You can check your secretary of state's website (or the website of the state filing agency where you created your LLC) to find the form you need to file. In most states, it's called a "certificate of amendment to your articles of organization." Some states have a simplified certificate of amendment form if you're only doing a name change.

Some states allow you to file the form online while others require you to mail in a hard copy. Make sure you pay the required filing fee.

4. Update Your LLC Operating Agreement

Don't forget to update your operating agreement with your new business name. Your operating agreement is the document that establishes the rules and procedures for how your company is run. It's important that it accurately reflects the correct, up-to-date business information.

5. Notify the IRS and Other Tax Agencies

Once your new name is approved by the state, you'll need to notify the IRS of the change. How you give notice will depend on how your LLC is taxed:

  • When taxed as a sole proprietorship. If you're a single-member LLC taxed as a sole proprietorship, you can write the IRS at the location where you file your return informing them of your name change.
  • When taxed as a partnership. If you're a multi-member LLC taxed as a partnership, you can mark the appropriate box on your current year's Form 1065 filing. If you've already filed your Form 1065 for the year, you can write the IRS at the address where you file your partnership return.
  • When taxed as a corporation. LLCs taxed like a corporation can mark the appropriate box on their current year's Form 1120 filing (Form 1120-S for S corporations). If you've already filed your Form 1120 or 1120-S for the year, you'll have to write the IRS at the address where you file your return.

If you're only changing your name, you won't need to apply for a new employer identification number (EIN).

You'll also have to notify your state and any local taxing agencies of your name change. Be prepared to show them a copy of a certificate of name change from the state approving the change.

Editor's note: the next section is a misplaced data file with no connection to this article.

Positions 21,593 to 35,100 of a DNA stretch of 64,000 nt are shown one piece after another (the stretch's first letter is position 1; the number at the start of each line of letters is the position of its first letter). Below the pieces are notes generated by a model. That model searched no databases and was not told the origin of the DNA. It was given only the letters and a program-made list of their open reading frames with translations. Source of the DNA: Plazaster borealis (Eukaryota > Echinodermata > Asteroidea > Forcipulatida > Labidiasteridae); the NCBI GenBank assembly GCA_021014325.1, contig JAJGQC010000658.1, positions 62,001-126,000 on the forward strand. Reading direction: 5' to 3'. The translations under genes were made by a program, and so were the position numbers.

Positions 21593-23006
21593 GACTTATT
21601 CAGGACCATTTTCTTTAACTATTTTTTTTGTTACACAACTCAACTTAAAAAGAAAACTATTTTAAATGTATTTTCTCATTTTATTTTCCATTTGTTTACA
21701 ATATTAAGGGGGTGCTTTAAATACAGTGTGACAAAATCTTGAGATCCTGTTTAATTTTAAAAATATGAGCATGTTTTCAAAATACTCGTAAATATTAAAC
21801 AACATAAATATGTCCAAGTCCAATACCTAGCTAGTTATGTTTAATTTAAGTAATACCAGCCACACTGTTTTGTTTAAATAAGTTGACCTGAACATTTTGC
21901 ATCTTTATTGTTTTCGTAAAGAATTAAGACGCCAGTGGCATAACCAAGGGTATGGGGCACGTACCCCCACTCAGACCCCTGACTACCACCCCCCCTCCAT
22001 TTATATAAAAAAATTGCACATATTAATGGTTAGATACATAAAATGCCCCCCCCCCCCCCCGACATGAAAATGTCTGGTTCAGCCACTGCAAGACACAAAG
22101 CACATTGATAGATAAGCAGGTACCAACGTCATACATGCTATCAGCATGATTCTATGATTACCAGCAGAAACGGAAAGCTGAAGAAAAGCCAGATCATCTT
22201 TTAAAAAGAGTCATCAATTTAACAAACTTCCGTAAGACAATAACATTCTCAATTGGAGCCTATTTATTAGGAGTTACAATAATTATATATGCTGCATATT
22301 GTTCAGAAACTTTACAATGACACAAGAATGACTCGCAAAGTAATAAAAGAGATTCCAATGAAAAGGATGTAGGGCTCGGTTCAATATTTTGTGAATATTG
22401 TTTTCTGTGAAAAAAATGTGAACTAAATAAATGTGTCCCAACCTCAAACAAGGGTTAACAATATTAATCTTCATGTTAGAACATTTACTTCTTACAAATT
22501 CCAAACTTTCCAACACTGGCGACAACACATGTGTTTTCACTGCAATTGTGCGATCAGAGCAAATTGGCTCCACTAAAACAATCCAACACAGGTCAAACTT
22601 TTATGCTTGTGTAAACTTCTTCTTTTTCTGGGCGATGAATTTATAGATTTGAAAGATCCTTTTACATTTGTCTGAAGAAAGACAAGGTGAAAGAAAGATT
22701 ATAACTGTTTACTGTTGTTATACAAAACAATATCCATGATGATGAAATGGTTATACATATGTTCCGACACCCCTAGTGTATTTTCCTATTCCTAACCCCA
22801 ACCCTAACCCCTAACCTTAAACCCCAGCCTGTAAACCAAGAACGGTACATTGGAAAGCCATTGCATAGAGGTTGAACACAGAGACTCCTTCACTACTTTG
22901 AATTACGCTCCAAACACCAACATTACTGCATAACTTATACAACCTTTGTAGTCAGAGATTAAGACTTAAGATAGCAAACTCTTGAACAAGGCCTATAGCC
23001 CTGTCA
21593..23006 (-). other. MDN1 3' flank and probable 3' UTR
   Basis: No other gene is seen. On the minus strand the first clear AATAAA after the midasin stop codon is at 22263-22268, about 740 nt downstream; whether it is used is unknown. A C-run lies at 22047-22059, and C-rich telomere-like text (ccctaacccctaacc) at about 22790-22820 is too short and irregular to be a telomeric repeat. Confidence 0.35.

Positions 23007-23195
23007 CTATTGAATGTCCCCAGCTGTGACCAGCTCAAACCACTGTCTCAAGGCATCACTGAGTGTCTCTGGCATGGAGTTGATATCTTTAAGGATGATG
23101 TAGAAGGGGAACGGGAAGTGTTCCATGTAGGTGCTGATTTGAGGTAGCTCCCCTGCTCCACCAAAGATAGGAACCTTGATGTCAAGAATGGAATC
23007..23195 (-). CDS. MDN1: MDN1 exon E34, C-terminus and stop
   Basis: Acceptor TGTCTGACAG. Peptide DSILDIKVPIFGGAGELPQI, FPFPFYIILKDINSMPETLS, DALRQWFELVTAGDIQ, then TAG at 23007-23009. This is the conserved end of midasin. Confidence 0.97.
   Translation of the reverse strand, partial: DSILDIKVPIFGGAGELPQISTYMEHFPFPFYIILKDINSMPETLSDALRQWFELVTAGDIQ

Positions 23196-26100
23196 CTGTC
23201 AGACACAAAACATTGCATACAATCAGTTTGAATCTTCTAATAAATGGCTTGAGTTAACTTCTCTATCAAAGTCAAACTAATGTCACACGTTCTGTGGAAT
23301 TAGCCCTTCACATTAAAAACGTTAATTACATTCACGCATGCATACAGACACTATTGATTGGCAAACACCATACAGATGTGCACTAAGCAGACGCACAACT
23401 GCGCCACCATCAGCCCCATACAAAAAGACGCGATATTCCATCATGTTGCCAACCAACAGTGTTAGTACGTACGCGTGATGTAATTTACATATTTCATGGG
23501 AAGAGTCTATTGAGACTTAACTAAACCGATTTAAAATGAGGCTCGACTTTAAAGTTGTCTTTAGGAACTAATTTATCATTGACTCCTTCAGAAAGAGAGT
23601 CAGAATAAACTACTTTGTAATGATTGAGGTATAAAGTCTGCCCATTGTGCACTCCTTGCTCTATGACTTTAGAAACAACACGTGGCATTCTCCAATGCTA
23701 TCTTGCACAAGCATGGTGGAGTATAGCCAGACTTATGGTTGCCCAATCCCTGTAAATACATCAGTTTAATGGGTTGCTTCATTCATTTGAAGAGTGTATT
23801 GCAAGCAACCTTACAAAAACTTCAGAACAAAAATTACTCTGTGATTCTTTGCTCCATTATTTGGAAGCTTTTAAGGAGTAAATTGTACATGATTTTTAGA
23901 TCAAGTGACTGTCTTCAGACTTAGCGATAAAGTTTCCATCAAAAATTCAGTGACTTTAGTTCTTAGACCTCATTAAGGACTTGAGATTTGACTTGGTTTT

6. Update Licenses, Bank Accounts, Customers, and Others

If you have any business licenses or permits, make sure you notify the appropriate agencies of your name change. You'll also need to change your business name on your accounts and documents, including:

Don't forget to let creditors, customers, suppliers and vendors, and anyone else you do business with know that you have a new name.

In all cases, changing your name doesn't affect any of the underlying documents, contracts, or accounts. So there's no need to close and reopen accounts, obtain new permits or licenses, or resign contracts—everything remains in full force and effect.

7. Update Your LLC's Website, Social Media, and Marketing Materials

Don't forget all the other places where your business name appears like your:

  • website
  • social media
  • business forms (online and physical)
  • letterhead
  • brochures
  • business cards, and
  • signage.

You'll need to change all of these to reflect your new business name.

Alternative to a Name Change: File for a DBA

If completing these steps sounds like a lot of work, you have another option. Instead of changing your business's legal name, you can file for a fictitious name—also known as a "doing business as" (DBA).

A DBA gives you the authority to do business using a different name without having to legally change your company name. Filing for a DBA is a relatively simple and inexpensive process that you do through your local city, county, or state agency that handles fictitious name filings.

If you get a fictitious name, you'll have to check with your bank as to whether you need to set up a new bank account or if the DBA name can be added to your existing account. You'll also need to change your marketing and branded materials like your website, social media, and signage. For the IRS, permitting agencies, vendors, and others, your business entity's legal name remains the same.

Speaking to a Business or Trademark Attorney

If you're familiar with performing name searches and filing amendments, you can likely do the work yourself. But if you want to be sure that your new name won't get you into any legal trouble or you don't want to file the documents yourself, consider talking to an attorney.

A trademark attorney can perform a name search for you to make sure that your desired name or a similar name hasn't already been claimed. A business attorney can help you file the required paperwork and ensure that you've made all the necessary amendments and notifications.